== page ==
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Letter From The Boss – Happy Holidays (pack your things)!

December 24th, 2008

Here’s a letter I wrote last year, updated just a tad:

Dear Employee # 3352899238,

What a terrific year we’ve had at Acme Widget Company! The team has really pulled together and we expect it to be the best year yet! Here are some of our accomplishments:

  • We successfully installed our new accounting system – thanks to IT, Finance and Accounting, who worked extra overtime for six months to make this a seamless transition! You will each receive an extra turkey with your customary Christmas ham.
  • We finally updated our Policy and Procedure manual – this significant overhaul brings us up to date and current with industry standards, and compliant with federal regulations. Not the most exciting accomplishment of the year, but we recognize the thousands of hours that went into this project, and we wish to express a hearty “thank you” to all of our administrative team who greatly contributed (sorry, no extra turkey for you since this did not have an impact on our profit).
  • We closed deals with four new customers, which guarantees next year’s revenue and profit growth to exceed 60% of our targets – thank you to our sales team who went above and beyond (and sorry to Joe, who’s wife left him due to the strenuous work conditions)
  • We maintained 94% customer retention, in spite of The Great Product Glitch last spring – our customer service team really saved our hides after we realized problems with some vendors. Their quick thinking and excellent response to customer issues kept us out of legal hot water and helped us keep almost all of our contracts intact – we’ll have an end-of-year party in the cafeteria just for you next Thursday (it’s potluck).
  • We finally established our offshore office, and will begin operations on January 1 – this will result in saving millions of dollars, again, contributing to a very strong 2009!

We want to express our heartfelt gratitude to you as we realize you made a significant impact during 2008.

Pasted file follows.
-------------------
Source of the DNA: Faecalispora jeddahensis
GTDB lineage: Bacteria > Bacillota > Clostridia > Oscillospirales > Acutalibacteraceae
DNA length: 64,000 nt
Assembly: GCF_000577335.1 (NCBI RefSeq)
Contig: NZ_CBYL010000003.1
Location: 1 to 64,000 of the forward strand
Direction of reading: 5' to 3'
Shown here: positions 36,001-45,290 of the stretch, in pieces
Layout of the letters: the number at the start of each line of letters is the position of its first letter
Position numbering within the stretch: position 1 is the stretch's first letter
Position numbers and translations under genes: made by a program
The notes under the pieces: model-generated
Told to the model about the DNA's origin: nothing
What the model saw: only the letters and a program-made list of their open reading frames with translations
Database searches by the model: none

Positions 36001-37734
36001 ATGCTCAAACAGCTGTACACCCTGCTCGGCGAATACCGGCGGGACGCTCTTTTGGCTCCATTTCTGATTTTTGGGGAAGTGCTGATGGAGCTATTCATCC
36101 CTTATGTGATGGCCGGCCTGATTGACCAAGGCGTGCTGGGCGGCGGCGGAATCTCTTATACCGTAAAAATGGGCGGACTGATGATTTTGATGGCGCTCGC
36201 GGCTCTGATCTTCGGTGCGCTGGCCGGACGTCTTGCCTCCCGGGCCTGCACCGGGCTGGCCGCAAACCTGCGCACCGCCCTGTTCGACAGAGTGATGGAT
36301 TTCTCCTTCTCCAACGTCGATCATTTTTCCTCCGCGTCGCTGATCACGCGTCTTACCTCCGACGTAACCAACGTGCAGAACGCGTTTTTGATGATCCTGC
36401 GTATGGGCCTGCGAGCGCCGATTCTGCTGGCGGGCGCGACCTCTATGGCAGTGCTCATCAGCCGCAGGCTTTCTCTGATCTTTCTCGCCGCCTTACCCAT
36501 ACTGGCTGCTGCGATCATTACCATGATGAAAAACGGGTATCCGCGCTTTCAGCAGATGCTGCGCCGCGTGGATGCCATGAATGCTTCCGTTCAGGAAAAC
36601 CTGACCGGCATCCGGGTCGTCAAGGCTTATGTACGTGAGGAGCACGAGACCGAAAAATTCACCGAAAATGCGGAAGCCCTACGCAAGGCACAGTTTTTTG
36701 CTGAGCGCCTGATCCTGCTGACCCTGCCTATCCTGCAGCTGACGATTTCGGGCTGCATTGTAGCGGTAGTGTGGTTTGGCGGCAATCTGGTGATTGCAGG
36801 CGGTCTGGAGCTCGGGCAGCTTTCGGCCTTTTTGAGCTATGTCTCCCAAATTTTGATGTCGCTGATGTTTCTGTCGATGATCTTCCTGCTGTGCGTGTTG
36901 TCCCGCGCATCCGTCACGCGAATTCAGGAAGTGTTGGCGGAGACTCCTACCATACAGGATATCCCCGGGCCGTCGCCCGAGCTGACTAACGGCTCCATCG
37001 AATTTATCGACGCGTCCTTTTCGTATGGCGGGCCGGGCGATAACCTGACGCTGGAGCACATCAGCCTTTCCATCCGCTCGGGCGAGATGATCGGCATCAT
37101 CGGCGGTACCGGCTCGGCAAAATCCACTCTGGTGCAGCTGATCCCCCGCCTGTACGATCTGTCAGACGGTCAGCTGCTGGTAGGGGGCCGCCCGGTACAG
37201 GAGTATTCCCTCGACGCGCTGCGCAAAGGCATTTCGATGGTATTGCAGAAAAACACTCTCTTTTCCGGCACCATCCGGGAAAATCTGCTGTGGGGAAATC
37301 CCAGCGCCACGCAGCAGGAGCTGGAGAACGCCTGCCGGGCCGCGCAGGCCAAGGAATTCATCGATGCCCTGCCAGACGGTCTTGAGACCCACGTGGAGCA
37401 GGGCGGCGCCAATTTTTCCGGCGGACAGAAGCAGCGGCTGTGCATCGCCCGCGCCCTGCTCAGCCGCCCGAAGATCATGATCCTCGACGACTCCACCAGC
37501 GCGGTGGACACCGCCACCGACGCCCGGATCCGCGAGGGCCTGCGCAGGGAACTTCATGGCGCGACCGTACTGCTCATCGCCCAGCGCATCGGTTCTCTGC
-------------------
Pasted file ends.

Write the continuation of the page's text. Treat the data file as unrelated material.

Unfortunately, due to circumstances that we cannot control, and our new strategy to move professional positions to lower-wage countries, we are terminating your position. This is not a reflection on your performance and we hope that in the future you would consider re-employment with Acme – after all, we are a family company, and you are part of our family!

Happy new year!

Sincerely,

Your management team, where “open door” is our #1 policy!

P.S. We will be unavailable through January 7th, as we will be in Hawaii for our Executive Retreat (luckily we get to take our families with us this year!). Happy New Year!

Merry Christmas and/or Happy Holidays!

This tongue-in-cheek post is brought to you by JibberJobber.  I bet you get a letter like this one day, but if you start using JibberJobber to organize, manage and track your personal relationships you just might be more prepared to land your next gig than the next guy, who is completely ignoring his career management.  You aren’t ignoring your career management, right?

4 Comments »

4 responses to “Letter From The Boss – Happy Holidays (pack your things)!”

  1. LaMont Snarr says:

    Yup. That’s about how it played out for me exactly three years ago. Not again, thank you! Now I have the tools in my favor. Have a great holiday.

  2. Hee. Even truer this year than in previous years.

    A few weeks ago, my husband and I sat down to dinner with five of our friends. We realized that the veteran among us had been with her current employer for… a year. And yet most of us had records of long, stable employment with a previous employer (three with small firms, one with WaMu, one with a college).